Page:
Networking Solutions Trends in 2022
Networking Solutions Topics
Below is a list of networking solutions trends our team of experts recommend businesses should follow in 2022 in order utilize today’s current technologies and applications.
Blending Networking and Cybersecurity
Over time, networking technology has become mixed with cybersecurity technology.
A network firewall began as a straightforward solution that performed a narrow scope of functions, including blocking unsolicited incoming network traffic and validating access by assessing traffic for malware, hackers, etc. Today, a next-generation network firewall has multiple security appliances in one device, performing functions of a traditional firewall but boosting protection through heuristics (ie. analysis using rules, estimates and educated guesses for prediction) or artificial intelligence (AI). Next-generation protection also delivers unified threat management (UTM), which includes:
- Antivirus software
- Intrusion Detection System and Intrusion
- Prevention System (IDS/IPS)
- Deep Packet Inspection (DPI) of SSL traffic
- Safelisting/blocklisting software
Similarly, when looking at a first-generation SD-WAN solution, the edge device is essentially a router and a load balancer combined into one. Today, SD-WAN and security functionality are being bundled together as a “secure SD-WAN” appliance that keeps your business connected, guarantees redundancy and increases security.
Consolidation of networking and functionality under a single management plane increases management complexity — an area where an MSP like TPx can help.
Remote Network Access
While it’s a tired statement, the pandemic has dramatically changed the way every company does business. According to Upwork’s Future Workforce Pulse Report, 22 percent of the workforce (36.2 million Americans) will be working remotely by 2025.
This trend has resulted in a need to identify top applications that need priority, like video calling, which is where the majority of sales are taking place today. Businesses literally can’t afford for the connection to be poor. In addition, streaming applications like Hulu and Netflix needs to be deprioritized so that critical applications like CRMs, PRMs, PMS, file-sharing systems, accounting systems and communications aren’t affected.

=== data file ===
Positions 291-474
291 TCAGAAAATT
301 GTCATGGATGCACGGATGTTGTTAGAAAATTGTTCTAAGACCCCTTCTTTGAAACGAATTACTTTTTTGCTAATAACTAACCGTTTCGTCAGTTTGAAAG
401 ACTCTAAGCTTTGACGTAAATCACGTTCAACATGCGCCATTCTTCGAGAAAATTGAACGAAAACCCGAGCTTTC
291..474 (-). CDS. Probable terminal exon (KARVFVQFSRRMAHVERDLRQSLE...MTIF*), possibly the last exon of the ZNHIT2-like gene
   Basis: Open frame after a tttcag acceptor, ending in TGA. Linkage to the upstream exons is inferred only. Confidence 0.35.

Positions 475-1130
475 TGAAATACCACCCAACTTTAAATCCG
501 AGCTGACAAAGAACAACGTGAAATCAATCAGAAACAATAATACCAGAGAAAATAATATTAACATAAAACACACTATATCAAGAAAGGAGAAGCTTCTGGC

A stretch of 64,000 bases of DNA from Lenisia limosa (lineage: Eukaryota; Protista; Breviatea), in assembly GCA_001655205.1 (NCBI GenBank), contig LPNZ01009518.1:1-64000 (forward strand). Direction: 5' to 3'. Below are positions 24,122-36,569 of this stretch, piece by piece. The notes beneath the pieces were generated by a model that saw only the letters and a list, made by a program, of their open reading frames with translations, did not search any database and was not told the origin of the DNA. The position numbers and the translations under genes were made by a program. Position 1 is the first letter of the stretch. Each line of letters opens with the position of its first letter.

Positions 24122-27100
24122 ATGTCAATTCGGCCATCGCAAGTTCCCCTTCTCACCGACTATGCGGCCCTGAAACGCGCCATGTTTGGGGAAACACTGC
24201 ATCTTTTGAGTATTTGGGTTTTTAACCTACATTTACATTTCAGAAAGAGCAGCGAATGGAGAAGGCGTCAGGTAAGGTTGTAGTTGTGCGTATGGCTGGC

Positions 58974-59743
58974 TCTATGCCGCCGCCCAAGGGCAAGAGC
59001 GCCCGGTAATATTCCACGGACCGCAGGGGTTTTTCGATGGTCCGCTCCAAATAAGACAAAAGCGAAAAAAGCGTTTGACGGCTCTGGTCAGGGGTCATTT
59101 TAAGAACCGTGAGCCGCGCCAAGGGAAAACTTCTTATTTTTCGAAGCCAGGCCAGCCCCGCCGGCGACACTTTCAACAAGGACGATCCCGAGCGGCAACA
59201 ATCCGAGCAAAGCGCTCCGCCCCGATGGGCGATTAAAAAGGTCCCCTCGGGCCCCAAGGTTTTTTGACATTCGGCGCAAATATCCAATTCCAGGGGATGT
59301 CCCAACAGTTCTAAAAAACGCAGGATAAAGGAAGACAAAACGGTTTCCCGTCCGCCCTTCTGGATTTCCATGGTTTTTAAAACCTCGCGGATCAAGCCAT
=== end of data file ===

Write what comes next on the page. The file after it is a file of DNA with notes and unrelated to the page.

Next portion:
Additionally, remote workers need to securely connect to the business network from home, so VPNs and home-based SD-WAN deployments have become more commonplace.
Secure Access Service Edge
Secure Access Service Edge (SASE) moves away from data center-oriented security. It unifies your network and security tools into a single service delivered via the cloud, providing edge-to-edge protection for remote users and data centers.
SASE is an upcoming player potentially and the market is still determining hype or whether it’s adopted. MSPs like TPx are assessing the value of SASE for delivery to SMB customers. It’s worth noting that there is nothing new about SASE technology except that it’s packaged and consolidated onto a single platform.
Switching is often overlooked, but TPx sees growth in the managed switching market. Managed switches offer a range of features that can be configured by IT professionals to optimize network performance, availability and security.
Managed switches are a must for networks where reliability and security are critical, such as those used by government agencies, universities and healthcare organizations.
However, with their additional functionality, managed switches require more expertise to provision and manage, which entails having greater skills or the assistance of a knowledgeable MSP like TPx.
Today, business Wi-Fi networks are struggling to keep up with the dramatic increase in the number of wireless devices and high-bandwidth multimedia applications — not to mention the influx of 8K video, virtual reality and 5G network traffic. WLANs need to handle higher density and higher throughput requirements as well as issues associated with radio interference and security.
Wi-Fi 6, also known as High-Efficiency WLAN, is the answer. Wi-Fi 6 lays the groundwork for the growing use of internet-connected hardware and devices as well as applications like collaborative high-definition (HD) video streaming, augmented reality and virtual reality.
Wi-Fi 6 not only triples the maximum throughput of Wi-Fi 5 but delivers better indoor signal penetration and supports greater device density. Wi-Fi 6 has enhanced capabilities to effectively handle increasing traffic demands, capacity, coverage and network intelligence.
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